Page Card

Tour of Ireland

Belongs to subject A Tour of Ireland

The Tour of Ireland (Irish: Turas na hÉireann, known from 1985 to 1992 as the Nissan Classic) was a bicycle stage race held in August, which ran for 35 editions over a 56 year period. Irish rider Sean Kelly recorded the most wins, four. The first Tour of Ireland race debuted in 1953 and ran until 1957. It was revived in 1965 and ran until 1985. In 1985 the 5-day Nissan International Classic took over as the Tour of Ireland. This lasted for 8 years until 1992. The race returned 15 years later, in 2007, as the Tour of Ireland and was part of the UCI Europe Tour. The organisers confirmed on 1 June 2010 that the 2010 race would not take place due to a financial shortfall, and as of 2019, there is no further news of a revival.

The original Tour of Ireland was a cycling stage race run in Ireland between 1953 and 1984, and organised by the internationally-recognised governing body, Cumann Rothaíochta na hÉireann (CRE), later reformed as the Federation of Irish Cyclists. As part of this the CRE ran a four-day Tour of Ireland. There is limited information about the race available on the internet and no book has been written about the event. The inaugural edition was a 4-day race won by Brian Haskell from John Perks and A Walker. Seamus Elliot who later won a stage and wore the yellow jersey in the 1963 Tour de France finished tenth overall. Briton Brian Robinson who also won a stage in the Tour de France finished fifth in this first edition. According to Alf Buttler, an amateur cyclist during and after the second world war the leader’s jersey was purple and the race continued but as a seven-day race the following year, 1954, beginning on Thursday 29 April. Bernard Pusey (England A team) won from Seamus Elliott (Ireland A team) and Tony Hoar (England B team). According to Bray Wheelers, an Irish cycling club from Bray, Wicklow, the event continued until 1957.

During the seventies the race was known as the Raleigh Dunlop Tour of Ireland. The event continued to 1984. The Nissan International Classic was then organised from 1985 until 1992 which it appears took over from the Tour of Ireland. The Nissan Classic was referred to as the Tour of Ireland by the famous Irish cyclist Stephen Roche during the 1987 edition. The race was organised by the Events Group and was sponsored by Nissan; Alan Rushton was the race controller and future President of the UCI, Pat McQuaid, was the race director. It was a hugely successful event that captured the spirit and imagination of the race going public who stood at the side of the road in vast numbers. The event occurred during the golden age of Irish cycling when Sean Kelly and Stephen Roche were at the height of their success in European cycling. Kelly dominated the Irish event by winning four of the eight races. Roche won two stages in the first edition and finished second in the 1987 edition while wearing the rainbow jersey of world champion but never won the event. The event used the most famous 'wall' in Ireland – the steep ascent of St. Patricks Hill in Cork city as the finale of a stage in almost every edition of the event. The race used to finish on O'Connell Street in Dublin after doing many laps of a circuit in the city centre.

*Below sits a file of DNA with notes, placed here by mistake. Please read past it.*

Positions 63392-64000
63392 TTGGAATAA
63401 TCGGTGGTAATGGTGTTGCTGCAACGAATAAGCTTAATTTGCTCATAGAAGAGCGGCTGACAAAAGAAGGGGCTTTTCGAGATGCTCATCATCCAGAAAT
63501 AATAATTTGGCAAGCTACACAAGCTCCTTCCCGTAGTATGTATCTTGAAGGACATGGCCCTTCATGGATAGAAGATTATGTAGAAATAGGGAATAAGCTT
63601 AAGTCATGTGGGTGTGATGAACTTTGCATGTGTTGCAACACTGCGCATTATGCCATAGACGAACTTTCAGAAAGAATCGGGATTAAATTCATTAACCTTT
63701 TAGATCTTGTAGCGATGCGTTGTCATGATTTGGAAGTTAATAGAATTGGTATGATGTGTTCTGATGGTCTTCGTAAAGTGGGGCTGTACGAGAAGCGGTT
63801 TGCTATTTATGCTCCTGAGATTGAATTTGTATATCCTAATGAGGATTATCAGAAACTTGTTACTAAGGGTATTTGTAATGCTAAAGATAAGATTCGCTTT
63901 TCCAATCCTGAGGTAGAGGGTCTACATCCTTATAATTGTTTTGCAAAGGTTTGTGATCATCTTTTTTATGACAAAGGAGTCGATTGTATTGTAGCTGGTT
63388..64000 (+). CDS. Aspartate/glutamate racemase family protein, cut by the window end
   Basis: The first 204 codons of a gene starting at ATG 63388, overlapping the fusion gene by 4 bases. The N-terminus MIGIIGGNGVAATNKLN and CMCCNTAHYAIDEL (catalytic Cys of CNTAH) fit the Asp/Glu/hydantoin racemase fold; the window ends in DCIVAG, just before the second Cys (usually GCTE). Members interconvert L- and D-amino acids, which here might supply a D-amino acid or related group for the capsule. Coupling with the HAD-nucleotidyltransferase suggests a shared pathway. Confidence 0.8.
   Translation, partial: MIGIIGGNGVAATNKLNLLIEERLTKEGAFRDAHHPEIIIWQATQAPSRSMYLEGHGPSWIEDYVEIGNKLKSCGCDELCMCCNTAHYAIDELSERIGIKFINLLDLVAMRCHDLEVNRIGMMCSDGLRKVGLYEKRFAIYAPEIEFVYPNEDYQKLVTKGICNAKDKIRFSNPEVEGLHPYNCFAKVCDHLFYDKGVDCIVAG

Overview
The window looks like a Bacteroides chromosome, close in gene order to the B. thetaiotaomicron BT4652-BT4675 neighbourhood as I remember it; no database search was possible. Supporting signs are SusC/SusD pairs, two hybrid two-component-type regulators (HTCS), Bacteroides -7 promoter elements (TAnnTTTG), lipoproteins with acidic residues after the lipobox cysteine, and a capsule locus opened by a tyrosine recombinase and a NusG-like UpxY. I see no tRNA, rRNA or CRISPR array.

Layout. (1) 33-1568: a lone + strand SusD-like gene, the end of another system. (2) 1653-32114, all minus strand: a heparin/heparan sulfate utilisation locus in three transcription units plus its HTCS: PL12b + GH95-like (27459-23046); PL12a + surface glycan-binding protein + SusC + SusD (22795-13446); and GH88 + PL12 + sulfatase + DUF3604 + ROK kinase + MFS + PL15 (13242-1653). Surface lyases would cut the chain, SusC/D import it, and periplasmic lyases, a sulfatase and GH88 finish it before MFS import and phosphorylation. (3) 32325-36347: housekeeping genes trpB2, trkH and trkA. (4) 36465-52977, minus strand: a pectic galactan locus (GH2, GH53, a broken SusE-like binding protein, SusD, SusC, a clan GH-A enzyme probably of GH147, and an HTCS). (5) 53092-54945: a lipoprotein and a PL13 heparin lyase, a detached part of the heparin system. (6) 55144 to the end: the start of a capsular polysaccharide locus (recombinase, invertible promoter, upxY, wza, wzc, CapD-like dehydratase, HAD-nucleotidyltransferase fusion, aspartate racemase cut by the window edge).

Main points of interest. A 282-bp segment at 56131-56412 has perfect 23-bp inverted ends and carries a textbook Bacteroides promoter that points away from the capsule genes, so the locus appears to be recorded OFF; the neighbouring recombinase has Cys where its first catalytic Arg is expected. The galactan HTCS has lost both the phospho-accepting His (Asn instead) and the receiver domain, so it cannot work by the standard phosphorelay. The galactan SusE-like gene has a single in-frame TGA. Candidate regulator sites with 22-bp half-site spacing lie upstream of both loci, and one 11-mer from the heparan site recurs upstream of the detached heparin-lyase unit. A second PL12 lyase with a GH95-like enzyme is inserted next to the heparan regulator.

After a break of fifteen years, it was announced that the event was returning to Ireland in early 2007 and sponsored by Fáilte Ireland and called the Tour of Ireland. This event was organised by the Events Group and Shadetree Sports and the route of the race took in many of the same areas that the Nissan Classic covered. Just like the 1987 edition of the Nissan Classic, the Tour of Ireland started from Kilkenny Castle. The first stage used St. Patricks Hill in Cork city in its finale. The five-day stage race concluded on 26 August and was won by Stijn Vandenbergh of Belgium. The organisers confirmed on 1 June 2010 that the 2010 race would not take place due to a financial shortfall, but that they hoped it will return in 2011. It was due to take place from 18 August to 22 August 2010.

Brian Haskell  United Kingdom Bernard Pusey  United Kingdom England Brian Haskell  United Kingdom Jimmy Rae  United Kingdom Brian Jolly  United Kingdom United Kingdom

United Kingdom

Peter Doyle  Ireland Morris Foster  United Kingdom

Paul Elliot  Ireland Bray Wheelers

11 Liam Horner  Ireland Doug Dailey  United Kingdom

14 1974 Tony Lally  Ireland

15 1975 Pat McQuaid  Ireland Pat McQuaid (2)  Ireland

17 1977 18 1978 John Shortt  Ireland

Northern Ireland England Northern Ireland

Bob Downs  United Kingdom

25 1985 Sean Kelly  Ireland Sean Kelly (2)  Ireland Guinness-Kas Mavic 1987 Sean Kelly (3)  Ireland Sean Kelly (4)  Ireland Stephen Roche

33 2007 Matt Wilson Russell Downing

Russell Downing  United Kingdom Russell Downing

Summary of this Wikipedia page.